Tom Watrous - Recollections of Gordon Wright

  • Posted on: 17 March 2015
  • By: Admin

I'm Tom Watrous, for many seasons a member of the cello section of the Winnipeg Symphony Orchestra. Now retired, I've enjoyed reading Gordon's website, and as I know next-to-nothing of his Alaskan career, I thought I might contribute some recollections of knowing and working with Gordon in Madison, Wisconsin.

In the early 1960's Gordon founded the Madison Summer Symphony Orchestra, which we all knew as the MSSO. My older brother, a violist, was a early member of this group, and it became a dream of mine to join someday, too. I recall going down to Gordon's miraculous store one day, called Wright's Book Shop, as I must have requested an audition. I played something for solo cello, most likely one of the Bach solo suites. I must have flailed away with the excessive enthusiasm of youth.

When I had finished, Gordon said: "Do you ever do any work with a metronome...? What about scales and arpeggios...?"

I replied: "Oh, yeah...there's all that stuff, but what's really important is the emotion and expression."

Gordon snapped at me: Don't give me that crap....

Of course, he was absolutely right.... There was no place for such playing in Bach, turning the music into an indulgent rhapsody, to say nothing of the required style in a tightly-knit chamber orchestra. In spite of this, one night the phone rang.... I said hello, and a voice said: "This is your big chance." And so my tenure with the MSSO began....

Concerts at that time were given on the campus of Edgewood College, not far from Madison's lovely Vilas Park. We played on the back steps of one of the buildings, facing east, which was a real blessing, as it kept us out of the sun. Out from the concert venue, however, was an open field, where the audience sat, and behind that, some sort of dormitory. Whenever we would play a piece with a loud ending, and particularly if there was a short final chord, this chord would fly out across the field, hit the dormitory, and come blasting back at everyone. Lovely setting, ridiculous acoustical reality.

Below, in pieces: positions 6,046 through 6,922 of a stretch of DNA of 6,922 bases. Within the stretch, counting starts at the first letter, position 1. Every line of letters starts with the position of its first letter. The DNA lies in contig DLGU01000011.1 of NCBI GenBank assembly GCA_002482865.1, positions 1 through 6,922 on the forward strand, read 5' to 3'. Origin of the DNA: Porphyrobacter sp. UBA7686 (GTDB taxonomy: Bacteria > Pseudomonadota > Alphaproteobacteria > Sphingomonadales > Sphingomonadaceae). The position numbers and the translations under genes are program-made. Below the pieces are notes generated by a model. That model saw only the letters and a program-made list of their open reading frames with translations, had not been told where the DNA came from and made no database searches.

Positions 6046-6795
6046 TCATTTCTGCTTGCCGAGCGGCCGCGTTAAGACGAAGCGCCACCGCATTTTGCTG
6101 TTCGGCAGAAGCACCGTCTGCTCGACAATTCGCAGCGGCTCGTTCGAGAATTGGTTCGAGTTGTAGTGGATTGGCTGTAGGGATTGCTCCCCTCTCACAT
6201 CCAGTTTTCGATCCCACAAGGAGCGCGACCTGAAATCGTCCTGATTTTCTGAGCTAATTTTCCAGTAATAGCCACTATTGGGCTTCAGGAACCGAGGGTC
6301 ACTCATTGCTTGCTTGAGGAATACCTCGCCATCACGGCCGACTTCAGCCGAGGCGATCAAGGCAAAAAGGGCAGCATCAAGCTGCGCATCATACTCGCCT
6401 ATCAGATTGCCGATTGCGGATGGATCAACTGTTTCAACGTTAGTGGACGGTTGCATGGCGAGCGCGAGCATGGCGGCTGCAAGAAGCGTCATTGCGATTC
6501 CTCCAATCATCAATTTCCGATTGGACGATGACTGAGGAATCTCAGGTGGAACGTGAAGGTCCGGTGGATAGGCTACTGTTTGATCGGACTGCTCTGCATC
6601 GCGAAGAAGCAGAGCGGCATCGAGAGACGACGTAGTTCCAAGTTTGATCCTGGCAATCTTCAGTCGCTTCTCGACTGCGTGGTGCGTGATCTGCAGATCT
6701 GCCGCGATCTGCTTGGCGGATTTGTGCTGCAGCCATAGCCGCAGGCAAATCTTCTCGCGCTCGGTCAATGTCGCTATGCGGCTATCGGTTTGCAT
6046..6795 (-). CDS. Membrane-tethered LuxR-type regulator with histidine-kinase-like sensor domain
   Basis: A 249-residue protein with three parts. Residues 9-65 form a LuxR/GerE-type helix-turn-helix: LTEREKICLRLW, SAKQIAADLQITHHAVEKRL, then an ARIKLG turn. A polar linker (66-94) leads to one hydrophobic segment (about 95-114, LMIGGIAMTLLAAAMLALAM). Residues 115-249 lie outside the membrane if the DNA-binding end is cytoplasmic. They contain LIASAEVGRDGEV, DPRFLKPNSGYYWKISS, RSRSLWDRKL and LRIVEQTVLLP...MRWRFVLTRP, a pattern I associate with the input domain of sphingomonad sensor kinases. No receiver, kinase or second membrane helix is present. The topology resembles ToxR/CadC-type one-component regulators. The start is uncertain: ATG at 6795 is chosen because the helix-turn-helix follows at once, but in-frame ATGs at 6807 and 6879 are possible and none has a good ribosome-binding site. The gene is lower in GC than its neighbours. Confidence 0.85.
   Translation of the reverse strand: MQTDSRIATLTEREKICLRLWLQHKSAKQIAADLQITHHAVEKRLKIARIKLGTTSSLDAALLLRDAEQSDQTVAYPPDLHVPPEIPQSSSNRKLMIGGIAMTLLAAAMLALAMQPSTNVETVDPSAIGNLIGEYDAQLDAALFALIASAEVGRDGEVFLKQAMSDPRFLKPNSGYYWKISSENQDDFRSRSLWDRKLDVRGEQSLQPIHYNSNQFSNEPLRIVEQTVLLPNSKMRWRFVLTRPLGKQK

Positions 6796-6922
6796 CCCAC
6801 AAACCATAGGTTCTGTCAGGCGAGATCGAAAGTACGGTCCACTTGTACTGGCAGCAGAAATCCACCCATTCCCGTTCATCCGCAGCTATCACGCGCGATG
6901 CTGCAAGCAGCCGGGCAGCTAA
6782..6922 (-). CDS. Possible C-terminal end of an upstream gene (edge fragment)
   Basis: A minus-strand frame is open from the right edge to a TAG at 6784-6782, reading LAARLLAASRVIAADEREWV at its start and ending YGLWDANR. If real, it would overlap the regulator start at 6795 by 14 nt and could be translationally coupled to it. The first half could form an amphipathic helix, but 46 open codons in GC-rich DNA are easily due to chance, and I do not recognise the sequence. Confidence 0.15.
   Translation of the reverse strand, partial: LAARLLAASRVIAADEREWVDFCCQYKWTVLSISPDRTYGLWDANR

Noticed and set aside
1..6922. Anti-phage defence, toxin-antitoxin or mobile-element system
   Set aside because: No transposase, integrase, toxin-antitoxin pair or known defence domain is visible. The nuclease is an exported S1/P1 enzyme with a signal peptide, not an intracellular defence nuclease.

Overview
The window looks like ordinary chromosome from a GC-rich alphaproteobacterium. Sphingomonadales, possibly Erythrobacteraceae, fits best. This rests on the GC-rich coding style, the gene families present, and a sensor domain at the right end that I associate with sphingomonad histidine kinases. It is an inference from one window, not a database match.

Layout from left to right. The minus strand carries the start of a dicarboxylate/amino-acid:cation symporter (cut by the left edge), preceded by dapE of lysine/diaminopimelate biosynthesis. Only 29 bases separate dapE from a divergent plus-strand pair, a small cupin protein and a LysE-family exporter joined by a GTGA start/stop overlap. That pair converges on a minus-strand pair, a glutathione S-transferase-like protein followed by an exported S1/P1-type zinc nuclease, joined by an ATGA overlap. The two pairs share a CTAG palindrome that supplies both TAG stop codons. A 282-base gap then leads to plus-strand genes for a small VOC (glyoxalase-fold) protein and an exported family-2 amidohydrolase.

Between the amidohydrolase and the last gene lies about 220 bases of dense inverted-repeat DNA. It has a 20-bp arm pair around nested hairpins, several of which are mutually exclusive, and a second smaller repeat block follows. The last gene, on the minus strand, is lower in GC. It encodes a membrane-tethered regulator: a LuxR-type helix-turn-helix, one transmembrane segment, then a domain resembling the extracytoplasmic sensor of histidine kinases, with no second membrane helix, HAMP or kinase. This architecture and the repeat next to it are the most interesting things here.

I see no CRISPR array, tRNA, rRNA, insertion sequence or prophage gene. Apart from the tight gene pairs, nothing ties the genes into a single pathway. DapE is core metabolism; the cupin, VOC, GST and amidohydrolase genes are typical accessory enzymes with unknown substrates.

Thanks to my dear mother, who saved a number of the MSSO programs, I know I played with Gordon from about 1964 to 1967. I wish I could remember more from those years, but I do recall what I think was a world premiere of a suite for jazz saxophone and strings by the folk-orientated composer Alec Wilder. The soloist was the famous Zoot Sims. I remember Gordon asking Zoot about tempos, etc., and all we ever heard in return from Zoot was a grunt. I don't recall him ever uttering a single word in recognizable English.

Also during those years was the advent of Michael Davis, a wonderful player and a true gentleman. I was very interested to read that he later played the Reznicek concerto with Gordon in those recording projects.

A word about Wright's Book Shop. It was a true mecca of sheet music and books, and going there was a miraculous stroll in a musical wonderland. Gordon would put his business sticker on each item, and I still come across these now and then, which brings back such fine memories. When Gordon decided to move to Alaska, he closed the Shop. We were all in shock and I heard stories of musicians getting down on their knees begging Gordon not to leave. But, as many of us know, Gordon was a man of great resolve, and there was nothing to be done.